In a stark repudiation of Donald Trump’s legal arguments, a federal appeals court on Wednesday permitted the Justice Department to resume its use of classified records seized from the former president’s Florida estate as part of its ongoing criminal investigation.
The ruling from a three-judge panel of the U.S. Court of Appeals for the 11th Circuit amounts to an overwhelming victory for the Justice Department, clearing the way for investigators to continue scrutinizing the documents as they consider whether to bring criminal charges over the storage of of top-secret records at Mar-a-Lago after Trump left the White House. In lifting a hold on a core aspect of the department’s probe, the court removed an obstacle that could have delayed the investigation by weeks.
The appeals court also pointedly noted that Trump had presented no evidence that he had declassified the sensitive records, as he maintained as recently as Wednesday, and rejected the possibility that Trump could have an “individual interest in or need for” the roughly 100 documents with classification markings that were seized by the FBI in its Aug. 8 search of the Palm Beach property.
“If you’re the president of the United States, you can declassify just by saying ‘It’s declassified.’ Even by thinking about it…You’re the president, you make that decision,” Trump claimed in a Fox News Channel interview recorded Wednesday before the appeals court ruling.
The government had argued that its investigation had been impeded, and national security concerns swept aside, by an order from U.S. District Judge Aileen Cannon that temporarily barred investigators from continuing to use the documents in its inquiry. Cannon, a Trump appointee, had said the hold would remain in place pending a separate review by an independent arbiter she had appointed at the Trump team’s request to review the records.
The appeals panel agreed with the Justice Department’s concerns.
“It is self-evident that the public has a strong interest in ensuring that the storage of the classified records did not result in ‘exceptionally grave damage to the national security,’” they wrote. “Ascertaining that,” they added, “necessarily involves reviewing the documents, determining who had access to them and when, and deciding which (if any) sources or methods are compromised.”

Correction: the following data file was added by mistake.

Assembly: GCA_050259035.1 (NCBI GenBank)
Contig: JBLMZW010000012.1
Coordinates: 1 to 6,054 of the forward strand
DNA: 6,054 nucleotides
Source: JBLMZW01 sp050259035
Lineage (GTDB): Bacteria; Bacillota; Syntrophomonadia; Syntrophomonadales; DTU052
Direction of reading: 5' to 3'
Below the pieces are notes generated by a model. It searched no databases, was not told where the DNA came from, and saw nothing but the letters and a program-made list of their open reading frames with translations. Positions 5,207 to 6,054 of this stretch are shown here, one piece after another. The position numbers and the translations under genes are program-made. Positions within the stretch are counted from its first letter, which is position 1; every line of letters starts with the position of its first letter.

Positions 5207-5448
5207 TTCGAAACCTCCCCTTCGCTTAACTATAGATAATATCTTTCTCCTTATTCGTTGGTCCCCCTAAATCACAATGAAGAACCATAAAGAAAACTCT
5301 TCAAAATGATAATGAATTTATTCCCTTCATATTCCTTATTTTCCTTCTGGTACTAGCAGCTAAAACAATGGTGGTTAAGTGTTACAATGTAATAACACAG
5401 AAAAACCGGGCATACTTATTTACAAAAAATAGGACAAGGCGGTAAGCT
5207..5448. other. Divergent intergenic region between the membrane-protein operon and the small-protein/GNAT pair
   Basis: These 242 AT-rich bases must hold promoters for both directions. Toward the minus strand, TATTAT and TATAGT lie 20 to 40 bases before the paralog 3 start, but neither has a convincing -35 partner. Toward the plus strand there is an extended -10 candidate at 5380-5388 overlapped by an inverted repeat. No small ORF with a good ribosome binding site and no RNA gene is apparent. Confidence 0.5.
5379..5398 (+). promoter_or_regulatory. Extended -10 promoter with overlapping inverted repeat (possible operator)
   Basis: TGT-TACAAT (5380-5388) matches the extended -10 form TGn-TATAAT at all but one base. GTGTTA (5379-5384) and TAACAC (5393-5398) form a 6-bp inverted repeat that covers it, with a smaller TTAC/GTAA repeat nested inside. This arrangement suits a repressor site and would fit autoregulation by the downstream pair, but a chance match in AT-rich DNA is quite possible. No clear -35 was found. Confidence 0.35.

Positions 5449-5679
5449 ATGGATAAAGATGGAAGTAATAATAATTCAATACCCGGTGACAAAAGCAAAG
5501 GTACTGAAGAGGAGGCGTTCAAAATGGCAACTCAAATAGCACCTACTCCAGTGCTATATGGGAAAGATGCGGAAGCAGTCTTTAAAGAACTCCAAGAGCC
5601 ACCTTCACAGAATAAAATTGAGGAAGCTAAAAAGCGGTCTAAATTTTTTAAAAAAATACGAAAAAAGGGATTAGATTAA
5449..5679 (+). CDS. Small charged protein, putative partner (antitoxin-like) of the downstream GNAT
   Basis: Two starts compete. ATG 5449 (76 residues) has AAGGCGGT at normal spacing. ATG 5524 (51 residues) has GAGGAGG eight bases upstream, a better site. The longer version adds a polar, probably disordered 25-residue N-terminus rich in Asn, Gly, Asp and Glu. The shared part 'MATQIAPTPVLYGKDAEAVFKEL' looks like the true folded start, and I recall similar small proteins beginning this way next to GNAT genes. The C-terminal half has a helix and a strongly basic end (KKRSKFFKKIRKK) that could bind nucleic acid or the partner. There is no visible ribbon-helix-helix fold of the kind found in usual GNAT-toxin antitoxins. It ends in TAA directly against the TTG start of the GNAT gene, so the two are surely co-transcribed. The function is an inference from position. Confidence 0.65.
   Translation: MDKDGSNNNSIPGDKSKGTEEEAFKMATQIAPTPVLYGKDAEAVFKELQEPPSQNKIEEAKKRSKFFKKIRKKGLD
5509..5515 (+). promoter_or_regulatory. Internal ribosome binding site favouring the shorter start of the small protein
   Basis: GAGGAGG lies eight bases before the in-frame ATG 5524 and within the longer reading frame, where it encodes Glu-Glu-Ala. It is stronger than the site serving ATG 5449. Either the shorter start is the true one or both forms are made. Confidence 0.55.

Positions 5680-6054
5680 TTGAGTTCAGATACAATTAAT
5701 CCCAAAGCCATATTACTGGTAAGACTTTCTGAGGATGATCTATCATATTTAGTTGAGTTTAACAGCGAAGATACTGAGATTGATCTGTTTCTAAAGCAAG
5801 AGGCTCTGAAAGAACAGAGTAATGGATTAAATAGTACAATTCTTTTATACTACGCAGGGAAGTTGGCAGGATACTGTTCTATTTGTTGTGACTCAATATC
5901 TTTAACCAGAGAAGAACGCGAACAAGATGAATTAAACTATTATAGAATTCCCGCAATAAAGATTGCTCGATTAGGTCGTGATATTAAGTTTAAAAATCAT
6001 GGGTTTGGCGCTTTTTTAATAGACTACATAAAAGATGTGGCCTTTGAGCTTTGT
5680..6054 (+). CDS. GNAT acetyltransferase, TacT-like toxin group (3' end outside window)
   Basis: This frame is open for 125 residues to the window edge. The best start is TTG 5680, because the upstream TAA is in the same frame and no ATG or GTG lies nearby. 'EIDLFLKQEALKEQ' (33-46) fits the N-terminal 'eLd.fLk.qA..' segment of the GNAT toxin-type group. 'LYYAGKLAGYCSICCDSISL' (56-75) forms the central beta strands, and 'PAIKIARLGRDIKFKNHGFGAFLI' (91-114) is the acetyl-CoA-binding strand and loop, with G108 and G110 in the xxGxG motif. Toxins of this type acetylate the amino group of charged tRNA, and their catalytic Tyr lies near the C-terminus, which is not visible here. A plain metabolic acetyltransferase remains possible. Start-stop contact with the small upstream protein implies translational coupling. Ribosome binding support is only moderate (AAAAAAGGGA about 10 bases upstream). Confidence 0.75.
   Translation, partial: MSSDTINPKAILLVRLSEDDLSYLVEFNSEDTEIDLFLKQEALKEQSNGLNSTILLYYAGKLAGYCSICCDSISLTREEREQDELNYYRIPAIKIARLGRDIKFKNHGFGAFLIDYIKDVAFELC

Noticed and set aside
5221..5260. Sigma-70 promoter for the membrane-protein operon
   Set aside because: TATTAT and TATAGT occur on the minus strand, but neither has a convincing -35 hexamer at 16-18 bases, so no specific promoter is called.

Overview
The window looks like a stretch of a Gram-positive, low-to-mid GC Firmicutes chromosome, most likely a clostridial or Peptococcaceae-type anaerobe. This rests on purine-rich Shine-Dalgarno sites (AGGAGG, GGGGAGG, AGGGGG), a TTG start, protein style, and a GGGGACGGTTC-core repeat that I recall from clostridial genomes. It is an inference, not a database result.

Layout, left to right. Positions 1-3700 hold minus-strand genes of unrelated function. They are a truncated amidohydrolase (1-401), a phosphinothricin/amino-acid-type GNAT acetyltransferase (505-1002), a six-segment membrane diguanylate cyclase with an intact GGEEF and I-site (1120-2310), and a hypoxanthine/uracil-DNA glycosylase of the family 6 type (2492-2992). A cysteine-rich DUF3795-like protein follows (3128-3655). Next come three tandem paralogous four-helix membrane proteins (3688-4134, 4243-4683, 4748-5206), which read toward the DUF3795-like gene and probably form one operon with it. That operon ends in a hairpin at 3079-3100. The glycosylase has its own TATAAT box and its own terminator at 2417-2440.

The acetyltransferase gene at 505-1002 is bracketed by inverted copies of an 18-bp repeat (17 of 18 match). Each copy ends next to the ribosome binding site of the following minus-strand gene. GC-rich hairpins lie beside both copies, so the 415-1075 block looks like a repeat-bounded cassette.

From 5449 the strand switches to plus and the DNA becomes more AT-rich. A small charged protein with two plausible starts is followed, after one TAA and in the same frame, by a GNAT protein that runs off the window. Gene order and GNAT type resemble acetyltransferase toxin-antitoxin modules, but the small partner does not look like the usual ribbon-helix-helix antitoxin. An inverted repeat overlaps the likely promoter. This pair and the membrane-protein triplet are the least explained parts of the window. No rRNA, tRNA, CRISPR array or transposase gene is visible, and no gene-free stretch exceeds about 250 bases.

An injunction that delayed or prevented the criminal investigation “from using classified materials risks imposing real and significant harm on the United States and the public,” they wrote.
Two of the three judges who issued Wednesday’s ruling — Britt Grant and Andrew Brasher — were nominated to the 11th Circuit by Trump. Judge Robin Rosenbaum was nominated by former President Barack Obama.
Lawyers for Trump did not return an email seeking comment on whether they would appeal the ruling. The Justice Department did not have an immediate comment.
The FBI last month seized roughly 11,000 documents, including about 100 with classification markings, during a court-authorized search of the Palm Beach club. It has launched a criminal investigation into whether the records were mishandled or compromised, though is not clear whether Trump or anyone else will be charged.
Cannon ruled on Sept. 5 that she would name an independent arbiter, or special master, to do an independent review of those records and segregate any that may be covered by claims of attorney-client privilege or executive privilege and to determine whether any of the materials should be returned to Trump.
Raymond Dearie, the former chief judge of the federal court based in Brooklyn, has been named to the role and held his first meeting on Tuesday with lawyers for both sides.
The appeals court ruling substantially narrowed the special master’s job duties, enabling the Justice Department to avoid providing him with classified documents to review. Responding to the order, Cannon on Thursday struck the parts of her order that required the department to give Dearie and Trump’s lawyers access to the classified documents. Instead, Dearie would review the much larger tranche of non-classified government documents.
The Justice Department had argued that a special master review of the classified documents was not necessary. It said Trump had no plausible basis to invoke executive privilege over the documents, nor could the records be covered by attorney-client privilege because they do not involve communications between Trump and his lawyers.
It had also contested Cannon’s order requiring it to provide Dearie and Trump’s lawyers with access to the classified material. The court sided with the Justice Department on Wednesday, saying “courts should order review of such materials in only the most extraordinary circumstances. The record does not allow for the conclusion that this is such a circumstance.”
Though Trump’s lawyers have said a president has absolute authority to declassify information, they have notably stopped short of asserting that the records were declassified. The Trump team this week resisted providing Dearie with any information to support the idea that the records might have been declassified, saying the issue could be part of their defense in the event of an indictment.
The Justice Department has said there is no indication that Trump took any steps to declassify the documents and even included a photo in one court filing of some of the seized documents with colored cover sheets indicating their classified status. The appeals court, too, made the same point.
“Plaintiff suggests that he may have declassified these documents when he was President. But the record contains no evidence that any of these records were declassified,” the judges wrote. “In any event, at least for these purposes, the declassification argument is a red herring because declassifying an official document would not change its content or render it personal.”